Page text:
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The Beginner's Guide to Film and Television Residuals

Important details every producer should know as they budget for their next project
July 7, 2021

Anthony De La Rosa

Greenlighting a project is the exciting time when you can hit the ground running and finally start pre-production! As you’re working to attach the right talent and get those cameras rolling, it’s important to understand all of the nuances that could impact your project for years to come. One of these nuances are the residuals.

Residuals are complicated and could have a huge impact on your budget. In an effort to greenlight your project, don’t forget to create a plan and hire the right financial analyst to manage paying out the residuals to your talent and crew members after the project is released. Doing your homework ahead of time and bringing on the right professionals to your team will help with structuring the residuals and staying current on Guild rules, so you aren’t stuck with financial penalties later on after the project is released. 

So, What Are Residuals?

Residuals are union-negotiated payments that writers, actors, directors, and others, receive from a studio, producer, or distributor, when a movie, TV show, or internet production (streaming services or titles released for free on consumer platforms - i.e. social media platforms - which are called advertising supported streaming), is rerun or reused in a different medium.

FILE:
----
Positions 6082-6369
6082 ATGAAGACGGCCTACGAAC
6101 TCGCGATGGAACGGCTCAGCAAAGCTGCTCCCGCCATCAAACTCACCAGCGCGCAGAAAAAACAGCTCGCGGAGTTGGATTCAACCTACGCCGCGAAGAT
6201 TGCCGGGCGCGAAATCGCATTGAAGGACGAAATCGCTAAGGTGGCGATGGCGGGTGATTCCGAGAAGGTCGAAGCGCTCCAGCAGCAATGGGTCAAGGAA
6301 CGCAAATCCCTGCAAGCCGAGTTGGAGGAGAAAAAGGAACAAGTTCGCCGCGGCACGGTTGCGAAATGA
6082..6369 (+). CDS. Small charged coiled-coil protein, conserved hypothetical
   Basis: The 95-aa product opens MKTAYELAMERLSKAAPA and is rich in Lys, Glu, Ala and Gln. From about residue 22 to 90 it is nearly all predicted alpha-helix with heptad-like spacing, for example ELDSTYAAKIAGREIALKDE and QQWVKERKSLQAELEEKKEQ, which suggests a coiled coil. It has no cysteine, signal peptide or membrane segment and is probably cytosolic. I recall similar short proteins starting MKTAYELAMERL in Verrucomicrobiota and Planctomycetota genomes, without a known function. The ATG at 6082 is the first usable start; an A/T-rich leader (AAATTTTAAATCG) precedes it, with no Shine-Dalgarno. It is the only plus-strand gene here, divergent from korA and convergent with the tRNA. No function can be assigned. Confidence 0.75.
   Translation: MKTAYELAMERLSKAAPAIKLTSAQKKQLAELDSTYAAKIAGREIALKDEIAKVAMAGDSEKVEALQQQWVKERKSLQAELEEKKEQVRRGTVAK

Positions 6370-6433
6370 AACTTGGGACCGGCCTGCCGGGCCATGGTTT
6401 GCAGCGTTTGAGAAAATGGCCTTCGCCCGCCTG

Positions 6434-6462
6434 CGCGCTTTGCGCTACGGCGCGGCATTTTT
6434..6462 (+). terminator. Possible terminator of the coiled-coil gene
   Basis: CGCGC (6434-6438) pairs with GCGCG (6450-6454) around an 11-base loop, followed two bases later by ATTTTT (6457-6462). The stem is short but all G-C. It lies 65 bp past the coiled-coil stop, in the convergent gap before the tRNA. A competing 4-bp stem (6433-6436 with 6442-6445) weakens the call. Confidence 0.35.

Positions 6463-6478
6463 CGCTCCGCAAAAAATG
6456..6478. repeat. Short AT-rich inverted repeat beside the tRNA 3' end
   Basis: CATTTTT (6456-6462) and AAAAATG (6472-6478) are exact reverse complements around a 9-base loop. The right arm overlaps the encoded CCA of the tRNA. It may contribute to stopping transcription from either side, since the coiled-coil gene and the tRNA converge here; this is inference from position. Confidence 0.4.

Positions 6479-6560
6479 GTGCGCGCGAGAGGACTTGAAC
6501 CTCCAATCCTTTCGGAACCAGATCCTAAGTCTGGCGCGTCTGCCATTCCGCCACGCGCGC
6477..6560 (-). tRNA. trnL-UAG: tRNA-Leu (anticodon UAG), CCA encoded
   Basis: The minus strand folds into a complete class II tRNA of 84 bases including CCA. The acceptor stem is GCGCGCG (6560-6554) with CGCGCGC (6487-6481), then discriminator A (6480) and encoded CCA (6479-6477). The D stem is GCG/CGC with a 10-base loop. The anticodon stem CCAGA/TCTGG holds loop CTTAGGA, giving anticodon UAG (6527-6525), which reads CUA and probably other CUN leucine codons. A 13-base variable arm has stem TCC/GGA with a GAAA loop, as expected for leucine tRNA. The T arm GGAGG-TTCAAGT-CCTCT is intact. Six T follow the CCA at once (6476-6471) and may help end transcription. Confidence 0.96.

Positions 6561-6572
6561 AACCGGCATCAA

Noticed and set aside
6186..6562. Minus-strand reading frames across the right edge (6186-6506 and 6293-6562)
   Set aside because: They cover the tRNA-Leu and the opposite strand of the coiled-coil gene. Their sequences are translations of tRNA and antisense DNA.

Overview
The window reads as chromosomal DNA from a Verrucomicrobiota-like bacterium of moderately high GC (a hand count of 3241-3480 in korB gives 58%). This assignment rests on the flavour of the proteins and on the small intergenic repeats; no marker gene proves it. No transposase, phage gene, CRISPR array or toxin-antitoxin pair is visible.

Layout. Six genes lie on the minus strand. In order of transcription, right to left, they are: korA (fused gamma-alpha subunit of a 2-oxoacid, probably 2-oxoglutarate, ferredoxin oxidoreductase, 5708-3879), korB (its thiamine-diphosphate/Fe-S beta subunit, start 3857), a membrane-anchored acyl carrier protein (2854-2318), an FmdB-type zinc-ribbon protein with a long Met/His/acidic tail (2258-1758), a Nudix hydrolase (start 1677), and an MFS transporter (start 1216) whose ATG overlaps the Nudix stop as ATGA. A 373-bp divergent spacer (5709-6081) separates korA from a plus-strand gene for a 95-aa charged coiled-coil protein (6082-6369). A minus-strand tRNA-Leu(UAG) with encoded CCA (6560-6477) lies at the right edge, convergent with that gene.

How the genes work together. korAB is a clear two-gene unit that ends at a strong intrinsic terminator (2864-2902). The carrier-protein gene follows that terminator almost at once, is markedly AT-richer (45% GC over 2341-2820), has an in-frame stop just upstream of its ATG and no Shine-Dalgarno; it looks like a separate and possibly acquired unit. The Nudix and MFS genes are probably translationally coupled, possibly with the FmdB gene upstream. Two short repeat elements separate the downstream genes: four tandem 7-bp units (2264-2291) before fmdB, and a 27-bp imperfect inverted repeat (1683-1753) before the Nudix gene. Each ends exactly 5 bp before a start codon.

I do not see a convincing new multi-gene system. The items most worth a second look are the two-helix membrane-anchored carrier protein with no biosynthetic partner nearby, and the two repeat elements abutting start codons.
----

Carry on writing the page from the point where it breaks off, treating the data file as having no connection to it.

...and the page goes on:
It's important to note, however, that residuals are different than royalties as they are negotiated through the various unions in Hollywood at a fixed rate. Royalties, on the other hand, are independently negotiated and percentage rates can fluctuate depending on the caliber of the talent and the project.

Types of Residuals

There are two types of residuals that you should be familiar with:

1. Variable Residual (also known as a percentage-based payment):

This type of residual takes into account the gross income (not the profit) of a title that is sold by a company, studio, or distributor and then applies each particular Guild’s percentage rate to the gross income. That number then gets divided amongst the qualified talent on the project.

Typically, the DGA (Director’s Guild of America) and the WGA (Writer’s Guild of America) have equal percentage rates, while SAG (Screen Actors Guild) has about a 3x increased percentage rate because they include a larger pool of talent with actors.

Depending on which made-for market that a project is released on (Syndication, Basic Cable, Network TV, New Media) can impact the variable rate, based on the different rules in effect by the Guilds. For example, projects made for Basic Cable and then released on Netflix (New Media) can see a change in the residual rate.

2. Fixed Residual

This is a flat payment based on different criteria and a formula that has no relation to the income of a project. In some instances, a particular talent could have more fixed residuals than the money that was brought in by a project. When the studio, distributor, or producer submits the revenue for the project, then each Guild’s percentage rate gets applied to it and distributed to that particular talent, based on how much time they worked and how much money they were paid. These factors give them a greater share in the residual.